A vineyard at the foot of the Andes Mountains in Mendoza, Argentina.
A vineyard estate that includes a residence, winery production facilities, and barrel-aging, bottling, and tasting rooms.
By using an existing water channel bringing runoff from the Andes as an organizational basis for the design, Field Architecture master planned the site with minimal disruption to the existing vines. Roadways and utilities—as well as two buildings, a winery and a residence—are sited along this channel to fit within the harvesting and production system of the pre-existing vineyard, and the channel provides ready access to water for production and irrigation without the need for additional infrastructure. The concrete winery building is formed by two attached sloping volumes, which house, respectively, the tasting room and public areas and the wine production facility. In the building's barrel-aging room, concrete wall and ceiling panels—achieved using a digital pattern routed into the cast concrete—mimic the impression of the wooden staves that make up wine barrels. At the other building on site, the proprietor's estate, that material language is continued with a sunscreen made from old barrel staves that wraps the upper level of the two-story house.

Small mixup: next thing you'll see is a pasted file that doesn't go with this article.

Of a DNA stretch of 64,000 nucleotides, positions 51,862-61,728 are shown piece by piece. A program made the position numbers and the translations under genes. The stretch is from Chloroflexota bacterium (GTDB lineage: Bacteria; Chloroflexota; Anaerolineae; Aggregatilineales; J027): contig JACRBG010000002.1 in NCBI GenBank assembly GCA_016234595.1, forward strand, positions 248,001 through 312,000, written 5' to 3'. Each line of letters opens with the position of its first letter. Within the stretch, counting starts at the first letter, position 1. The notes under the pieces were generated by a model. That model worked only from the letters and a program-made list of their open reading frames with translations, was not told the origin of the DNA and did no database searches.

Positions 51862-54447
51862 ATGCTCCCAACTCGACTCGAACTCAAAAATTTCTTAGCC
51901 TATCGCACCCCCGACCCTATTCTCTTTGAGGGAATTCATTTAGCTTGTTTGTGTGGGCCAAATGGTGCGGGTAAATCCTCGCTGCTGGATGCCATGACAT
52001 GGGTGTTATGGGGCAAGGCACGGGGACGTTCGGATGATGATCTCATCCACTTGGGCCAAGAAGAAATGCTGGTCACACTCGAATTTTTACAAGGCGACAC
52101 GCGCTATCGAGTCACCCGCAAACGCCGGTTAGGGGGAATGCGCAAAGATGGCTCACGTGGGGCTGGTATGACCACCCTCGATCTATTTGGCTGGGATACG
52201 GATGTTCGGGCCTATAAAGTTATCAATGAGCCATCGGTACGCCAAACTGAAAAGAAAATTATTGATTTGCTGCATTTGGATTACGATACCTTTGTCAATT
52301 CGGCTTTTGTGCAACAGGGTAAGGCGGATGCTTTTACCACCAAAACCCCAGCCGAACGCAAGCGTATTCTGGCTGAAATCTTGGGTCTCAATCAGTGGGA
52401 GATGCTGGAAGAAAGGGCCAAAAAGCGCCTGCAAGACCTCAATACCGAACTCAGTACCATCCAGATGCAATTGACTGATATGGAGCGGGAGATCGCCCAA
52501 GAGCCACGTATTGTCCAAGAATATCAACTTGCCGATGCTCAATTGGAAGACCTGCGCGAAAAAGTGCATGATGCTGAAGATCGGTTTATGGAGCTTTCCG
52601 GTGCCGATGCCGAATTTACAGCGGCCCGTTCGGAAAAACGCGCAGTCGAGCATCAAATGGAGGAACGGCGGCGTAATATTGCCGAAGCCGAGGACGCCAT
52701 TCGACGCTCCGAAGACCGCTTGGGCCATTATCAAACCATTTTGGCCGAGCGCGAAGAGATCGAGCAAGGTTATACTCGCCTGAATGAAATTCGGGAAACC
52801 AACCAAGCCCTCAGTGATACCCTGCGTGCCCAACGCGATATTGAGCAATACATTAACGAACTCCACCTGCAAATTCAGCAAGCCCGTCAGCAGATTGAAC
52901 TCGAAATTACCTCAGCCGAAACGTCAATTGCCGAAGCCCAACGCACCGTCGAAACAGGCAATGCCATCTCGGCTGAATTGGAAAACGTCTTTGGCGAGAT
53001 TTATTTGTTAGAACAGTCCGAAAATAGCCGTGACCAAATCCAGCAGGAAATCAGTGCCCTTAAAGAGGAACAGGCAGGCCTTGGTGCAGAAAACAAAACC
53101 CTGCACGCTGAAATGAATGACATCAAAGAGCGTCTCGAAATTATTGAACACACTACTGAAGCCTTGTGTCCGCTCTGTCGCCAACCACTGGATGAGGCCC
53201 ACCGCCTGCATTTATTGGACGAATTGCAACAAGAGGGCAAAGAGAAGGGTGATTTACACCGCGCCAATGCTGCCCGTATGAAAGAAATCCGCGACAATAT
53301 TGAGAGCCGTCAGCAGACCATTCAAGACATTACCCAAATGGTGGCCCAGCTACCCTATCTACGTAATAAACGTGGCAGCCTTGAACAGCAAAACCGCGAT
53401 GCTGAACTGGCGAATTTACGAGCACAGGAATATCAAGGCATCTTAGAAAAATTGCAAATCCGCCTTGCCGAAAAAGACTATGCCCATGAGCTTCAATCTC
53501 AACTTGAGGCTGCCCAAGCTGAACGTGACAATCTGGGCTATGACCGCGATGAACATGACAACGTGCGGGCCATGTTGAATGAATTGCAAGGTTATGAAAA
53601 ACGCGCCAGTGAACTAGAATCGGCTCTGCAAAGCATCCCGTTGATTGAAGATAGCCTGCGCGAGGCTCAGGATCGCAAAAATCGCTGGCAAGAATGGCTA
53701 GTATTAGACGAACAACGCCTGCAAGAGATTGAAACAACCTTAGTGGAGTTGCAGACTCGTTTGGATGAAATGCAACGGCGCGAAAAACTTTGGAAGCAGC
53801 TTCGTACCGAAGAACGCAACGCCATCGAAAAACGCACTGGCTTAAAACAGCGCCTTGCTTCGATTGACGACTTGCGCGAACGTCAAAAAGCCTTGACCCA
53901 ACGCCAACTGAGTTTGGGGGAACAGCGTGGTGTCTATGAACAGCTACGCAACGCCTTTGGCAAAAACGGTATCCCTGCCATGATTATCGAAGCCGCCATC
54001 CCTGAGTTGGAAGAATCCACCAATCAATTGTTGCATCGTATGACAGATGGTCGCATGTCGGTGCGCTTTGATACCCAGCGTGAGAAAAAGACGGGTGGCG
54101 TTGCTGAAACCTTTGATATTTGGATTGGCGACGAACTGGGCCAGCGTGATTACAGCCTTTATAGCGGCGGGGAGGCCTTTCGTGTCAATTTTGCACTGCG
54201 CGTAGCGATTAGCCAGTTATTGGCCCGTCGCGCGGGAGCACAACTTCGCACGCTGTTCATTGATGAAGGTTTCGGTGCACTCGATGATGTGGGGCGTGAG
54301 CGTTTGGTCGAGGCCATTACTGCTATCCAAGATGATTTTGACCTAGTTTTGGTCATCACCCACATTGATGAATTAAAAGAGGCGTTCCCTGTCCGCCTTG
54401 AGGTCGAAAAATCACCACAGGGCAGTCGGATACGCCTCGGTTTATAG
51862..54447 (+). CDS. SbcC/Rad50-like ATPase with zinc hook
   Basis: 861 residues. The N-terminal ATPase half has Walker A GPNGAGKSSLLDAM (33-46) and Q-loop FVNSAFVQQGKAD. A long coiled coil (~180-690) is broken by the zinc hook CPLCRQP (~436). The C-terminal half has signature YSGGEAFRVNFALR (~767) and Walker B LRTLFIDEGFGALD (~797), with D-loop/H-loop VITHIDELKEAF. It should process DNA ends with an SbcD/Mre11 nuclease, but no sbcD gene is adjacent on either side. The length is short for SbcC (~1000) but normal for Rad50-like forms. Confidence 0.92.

"At every stage of its elaboration, the project demonstrates considerable depth," Henry Urbach said, "from the site analysis, to the elaboration of the building and the program, to construction details that are actually quite poetic." But one detail did give the jury pause: the decision to use a digital file to rout the stave pattern in the winery, rather than use real staves as formwork. "It does ultimately take it down a notch," Jeanne Gang said, "just knowing that it's not as authentic as it could be."